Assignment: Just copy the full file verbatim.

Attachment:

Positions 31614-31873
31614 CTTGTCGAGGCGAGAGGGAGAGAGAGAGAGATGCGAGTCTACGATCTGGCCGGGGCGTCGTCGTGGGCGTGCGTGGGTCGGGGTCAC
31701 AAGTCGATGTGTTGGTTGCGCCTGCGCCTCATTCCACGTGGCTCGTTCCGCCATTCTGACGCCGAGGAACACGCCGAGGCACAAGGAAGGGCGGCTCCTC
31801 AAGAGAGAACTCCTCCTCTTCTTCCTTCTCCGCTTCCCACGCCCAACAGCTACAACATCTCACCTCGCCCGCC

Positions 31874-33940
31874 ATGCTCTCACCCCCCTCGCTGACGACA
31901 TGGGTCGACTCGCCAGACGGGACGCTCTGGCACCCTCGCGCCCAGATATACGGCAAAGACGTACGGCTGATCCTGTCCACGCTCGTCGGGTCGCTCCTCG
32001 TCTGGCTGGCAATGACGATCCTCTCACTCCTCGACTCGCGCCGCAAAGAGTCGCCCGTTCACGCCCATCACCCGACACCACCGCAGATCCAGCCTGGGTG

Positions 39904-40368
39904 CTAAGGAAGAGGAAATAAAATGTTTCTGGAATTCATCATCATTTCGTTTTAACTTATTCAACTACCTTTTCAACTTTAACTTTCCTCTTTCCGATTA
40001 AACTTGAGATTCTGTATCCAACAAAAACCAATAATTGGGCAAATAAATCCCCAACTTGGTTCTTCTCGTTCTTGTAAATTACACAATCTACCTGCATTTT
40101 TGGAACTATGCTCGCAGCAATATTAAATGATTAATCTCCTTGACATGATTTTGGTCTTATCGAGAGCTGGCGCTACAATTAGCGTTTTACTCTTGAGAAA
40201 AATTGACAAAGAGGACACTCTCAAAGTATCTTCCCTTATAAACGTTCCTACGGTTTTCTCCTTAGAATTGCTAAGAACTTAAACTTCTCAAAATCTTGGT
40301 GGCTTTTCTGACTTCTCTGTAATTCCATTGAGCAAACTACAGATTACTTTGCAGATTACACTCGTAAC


Positions 31614-31873
31614 CTTGTCGAGGCGAGAGGGAGAGAGAGAGAGATGCGAGTCTACGATCTGGCCGGGGCGTCGTCGTGGGCGTGCGTGGGTCGGGGTCAC
31701 AAGTCGATGTGTTGGTTGCGCCTGCGCCTCATTCCACGTGGCTCGTTCCGCCATTCTGACGCCGAGGAACACGCCGAGGCACAAGGAAGGGCGGCTCCTC
31801 AAGAGAGAACTCCTCCTCTTCTTCCTTCTCCGCTTCCCACGCCCAACAGCTACAACATCTCACCTCGCCCGCC

Positions 31874-33940
31874 ATGCTCTCACCCCCCTCGCTGACGACA
31901 TGGGTCGACTCGCCAGACGGGACGCTCTGGCACCCTCGCGCCCAGATATACGGCAAAGACGTACGGCTGATCCTGTCCACGCTCGTCGGGTCGCTCCTCG
32001 TCTGGCTGGCAATGACGATCCTCTCACTCCTCGACTCGCGCCGCAAAGAGTCGCCCGTTCACGCCCATCACCCGACACCACCGCAGATCCAGCCTGGGTG

Positions 39904-40368
39904 CTAAGGAAGAGGAAATAAAATGTTTCTGGAATTCATCATCATTTCGTTTTAACTTATTCAACTACCTTTTCAACTTTAACTTTCCTCTTTCCGATTA
40001 AACTTGAGATTCTGTATCCAACAAAAACCAATAATTGGGCAAATAAATCCCCAACTTGGTTCTTCTCGTTCTTGTAAATTACACAATCTACCTGCATTTT
40101 TGGAACTATGCTCGCAGCAATATTAAATGATTAATCTCCTTGACATGATTTTGGTCTTATCGAGAGCTGGCGCTACAATTAGCGTTTTACTCTTGAGAAA
40201 AATTGACAAAGAGGACACTCTCAAAGTATCTTCCCTTATAAACGTTCCTACGGTTTTCTCCTTAGAATTGCTAAGAACTTAAACTTCTCAAAATCTTGGT
40301 GGCTTTTCTGACTTCTCTGTAATTCCATTGAGCAAACTACAGATTACTTTGCAGATTACACTCGTAAC